The practice of medicine, from a distance

Blog Post

In a rapidly changing world where technological developments happen on a daily basis, it is only logical that advanced telecommunications and computer technologies are used to improve health care and expand access to health services. The necessity to provide high quality and accessible medical attention was highlighted with the COVID-19 pandemic where interpersonal interactions were minimised to reduce contagion. Governments needed to provide a quick response to the high-volume demand and rapidly expanded telemedicine services4,5. Telecommunications posed a solution to harness the power of technology and connectivity to transmit knowledge from the healthcare worker right to the patient’s home6.

Telemedicine can be defined as “the use of electronic information and communication technologies to provide and support health care when distance separates the participants”2. It consists of the virtual interaction, synchronous or asynchronous, between the physician and the patient; whereas telehealth (a term commonly used interchangeably with telemedicine) is the flow of information6,7. One of the first telemedicine experiences can be traced all the way back to the 1860s, where the telegraph and morse code were used during war to transmit messages from wounded soldiers to the medical teams3. Major inventions followed including the radio, telephone, and television, but it wasn’t until the 20th century that they were repurposed to provide medical care (e.g., to assist sailors when at sea or to provide training to healthcare students). With the age of connectivity starting during the 2000s, telemedicine rapidly expanded with the creation of telephone networks, use of satellites and space technology, and the development of the internet. This rapid evolution allowed telemedicine companies to grow exponentially and evolve into more efficient services3.

With the dependency of telecommunication during the COVID-19 pandemic, an unparalleled opportunity has been presented to consider not only the ethical and legal issues, but also the social concerns that these services bring foward4,6,7.

Firstly, is an informed consent needed before each telemedicine consult? Will the patient-physician relationship be altered? What are the privacy and confidentiality concerns? How do we identify patients? Do we trust that the patients are who they say they are? Is the patient’s autonomy being respected? How do healthcare providers document each consultation and where will that data be stored? What is the risk of misdiagnosing during a virtual visit? These represent some of the many ethical and legal questions posed that were overshadowed by the urgency of the pandemic.

Secondly, in terms of the main social issues that need to be address, international organisations and governments need to argue and decide whether a low socioeconomic country should spend part of their money on improving telemedicine services rather than on, for example, agricultural insecurity, water safety or education. Health equity and access is a major topic to address, especially for the elderly, disadvantaged and minorities with no access to technology or to an effective connectivity network4. How do we reduce these disparities, whilst agreeing on local guidelines to protect the patient’s health and information?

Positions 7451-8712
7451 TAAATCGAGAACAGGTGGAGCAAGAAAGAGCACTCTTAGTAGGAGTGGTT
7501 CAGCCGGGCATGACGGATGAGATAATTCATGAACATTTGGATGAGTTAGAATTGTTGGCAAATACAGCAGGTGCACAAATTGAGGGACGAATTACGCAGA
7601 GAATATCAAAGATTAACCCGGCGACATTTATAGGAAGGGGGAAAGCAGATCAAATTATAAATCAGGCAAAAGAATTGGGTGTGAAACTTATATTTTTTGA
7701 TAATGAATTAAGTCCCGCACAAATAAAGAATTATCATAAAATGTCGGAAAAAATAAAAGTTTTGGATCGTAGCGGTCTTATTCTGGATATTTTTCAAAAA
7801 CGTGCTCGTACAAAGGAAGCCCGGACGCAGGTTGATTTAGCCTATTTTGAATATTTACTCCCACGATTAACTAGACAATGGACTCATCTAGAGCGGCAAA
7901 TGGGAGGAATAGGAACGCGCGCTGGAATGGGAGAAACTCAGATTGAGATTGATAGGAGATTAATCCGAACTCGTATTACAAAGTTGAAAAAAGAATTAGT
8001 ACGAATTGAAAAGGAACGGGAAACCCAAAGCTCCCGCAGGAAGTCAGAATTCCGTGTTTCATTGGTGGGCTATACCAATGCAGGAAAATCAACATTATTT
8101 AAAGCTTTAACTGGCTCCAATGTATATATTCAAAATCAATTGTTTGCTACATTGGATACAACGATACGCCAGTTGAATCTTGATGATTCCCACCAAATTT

Several guidelines and codes of ethics have been drafted to address these concerns1,8. However, these guidelines cannot be unanimously adopted by every country due to cultural and socioeconomic differences as well as local stakeholder’s viewpoints7. Not all of these questions have answers, and telemedicine services appear to be so vulnerable in every aspect. But is clear that in those countries in which telemedicine is a step forward, efforts need to be put into establishing guidelines that address quality and relationships, access, consent, and privacy; regulatory policies and regulations need to include issues of cybersecurity, licensure, liability, and malpractice7.

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  1. American Medical Association (2021). AMA Telehealth quick guide. Accessed 10 July 2020 from
  2. Institute of Medicine (US) Committee on Evaluating Clinical Applications of Telemedicine; Field MJ, editor. Telemedicine: A Guide to Assessing Telecommunications in Health Care. Washington (DC): National Academies Press (US); 1996. 1, Introduction and Background. Available from:
  3. Jagarapu J, Savani RC. A brief history of telemedicine and the evolution of teleneonatology. Seminars in perinatology. 2021;45(5). doi:10.1016/j.semperi.2021.151416
  4. Kaplan B. Ethics, guidelines, standards, and policy: telemedicine, covid-19, and broadening the ethical scope. Cambridge quarterly of healthcare ethics: cq : the international journal of healthcare ethics committees. 2022;31(1):105-118. doi:10.1017/S0963180121000852
  5. Kaplan B. Revisiting health information technology ethical, legal, and social issues and evaluation: telehealth/telemedicine and covid-19. International journal of medical informatics. 2020;143:104239-104239. doi:10.1016/j.ijmedinf.2020.104239
  6. Nittari G, Khuman R, Baldoni S, et al. Telemedicine practice: review of the current ethical and legal challenges. Telemedicine and e-health. 2020;26(12):1427-1437. doi:10.1089/tmj.2019.0158.
  7. Shafizadeh H, Larijani B, Mojtahedzadeh R, Shamsi Gooshki E, Nedjat S. Initial drafting of telemedicine’s code of ethics through a stakeholders’ participatory process. Journal of medical ethics and history of medicine. 2021;14:24-24. doi:10.18502/jmehm.v14i24.8184

World Medical Association (2020). Statement on the Ethics of Telemedicine. Accessed 10 July 2022 from